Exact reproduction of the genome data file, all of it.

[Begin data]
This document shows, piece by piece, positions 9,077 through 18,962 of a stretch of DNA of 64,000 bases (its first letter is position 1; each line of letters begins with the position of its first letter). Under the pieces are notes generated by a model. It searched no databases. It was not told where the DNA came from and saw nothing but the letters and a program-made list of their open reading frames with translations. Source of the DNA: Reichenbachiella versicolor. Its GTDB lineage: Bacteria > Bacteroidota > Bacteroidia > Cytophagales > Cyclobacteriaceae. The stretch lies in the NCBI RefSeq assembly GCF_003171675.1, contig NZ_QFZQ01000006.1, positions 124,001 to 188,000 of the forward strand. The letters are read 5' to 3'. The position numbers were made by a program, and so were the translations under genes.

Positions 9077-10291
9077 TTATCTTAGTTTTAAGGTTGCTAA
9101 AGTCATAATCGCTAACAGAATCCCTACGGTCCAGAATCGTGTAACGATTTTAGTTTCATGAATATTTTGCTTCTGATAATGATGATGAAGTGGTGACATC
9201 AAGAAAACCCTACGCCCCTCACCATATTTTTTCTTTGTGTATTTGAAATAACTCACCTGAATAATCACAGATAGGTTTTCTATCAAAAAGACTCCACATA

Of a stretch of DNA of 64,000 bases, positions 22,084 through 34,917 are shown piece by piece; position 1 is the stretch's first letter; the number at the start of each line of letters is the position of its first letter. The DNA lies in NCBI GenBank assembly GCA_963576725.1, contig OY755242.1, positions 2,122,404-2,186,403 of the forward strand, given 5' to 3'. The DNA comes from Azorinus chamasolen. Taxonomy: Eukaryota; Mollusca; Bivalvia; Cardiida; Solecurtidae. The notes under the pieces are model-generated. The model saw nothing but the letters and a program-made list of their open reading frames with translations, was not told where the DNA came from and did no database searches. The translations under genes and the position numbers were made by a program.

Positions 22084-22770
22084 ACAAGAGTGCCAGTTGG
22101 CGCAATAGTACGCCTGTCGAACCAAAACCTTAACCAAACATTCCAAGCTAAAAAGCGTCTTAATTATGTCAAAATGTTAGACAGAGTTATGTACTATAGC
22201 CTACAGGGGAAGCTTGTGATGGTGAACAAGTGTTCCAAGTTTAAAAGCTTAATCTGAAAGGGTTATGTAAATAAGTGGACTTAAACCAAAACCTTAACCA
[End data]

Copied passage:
This document shows, piece by piece, positions 9,077 through 18,962 of a stretch of DNA of 64,000 bases (its first letter is position 1; each line of letters begins with the position of its first letter). Under the pieces are notes generated by a model. It searched no databases. It was not told where the DNA came from and saw nothing but the letters and a program-made list of their open reading frames with translations. Source of the DNA: Reichenbachiella versicolor. Its GTDB lineage: Bacteria > Bacteroidota > Bacteroidia > Cytophagales > Cyclobacteriaceae. The stretch lies in the NCBI RefSeq assembly GCF_003171675.1, contig NZ_QFZQ01000006.1, positions 124,001 to 188,000 of the forward strand. The letters are read 5' to 3'. The position numbers were made by a program, and so were the translations under genes.

Positions 9077-10291
9077 TTATCTTAGTTTTAAGGTTGCTAA
9101 AGTCATAATCGCTAACAGAATCCCTACGGTCCAGAATCGTGTAACGATTTTAGTTTCATGAATATTTTGCTTCTGATAATGATGATGAAGTGGTGACATC
9201 AAGAAAACCCTACGCCCCTCACCATATTTTTTCTTTGTGTATTTGAAATAACTCACCTGAATAATCACAGATAGGTTTTCTATCAAAAAGACTCCACATA

Of a stretch of DNA of 64,000 bases, positions 22,084 through 34,917 are shown piece by piece; position 1 is the stretch's first letter; the number at the start of each line of letters is the position of its first letter. The DNA lies in NCBI GenBank assembly GCA_963576725.1, contig OY755242.1, positions 2,122,404-2,186,403 of the forward strand, given 5' to 3'. The DNA comes from Azorinus chamasolen. Taxonomy: Eukaryota; Mollusca; Bivalvia; Cardiida; Solecurtidae. The notes under the pieces are model-generated. The model saw nothing but the letters and a program-made list of their open reading frames with translations, was not told where the DNA came from and did no database searches. The translations under genes and the position numbers were made by a program.

Positions 22084-22770
22084 ACAAGAGTGCCAGTTGG
22101 CGCAATAGTACGCCTGTCGAACCAAAACCTTAACCAAACATTCCAAGCTAAAAAGCGTCTTAATTATGTCAAAATGTTAGACAGAGTTATGTACTATAGC
22201 CTACAGGGGAAGCTTGTGATGGTGAACAAGTGTTCCAAGTTTAAAAGCTTAATCTGAAAGGGTTATGTAAATAAGTGGACTTAAACCAAAACCTTAACCA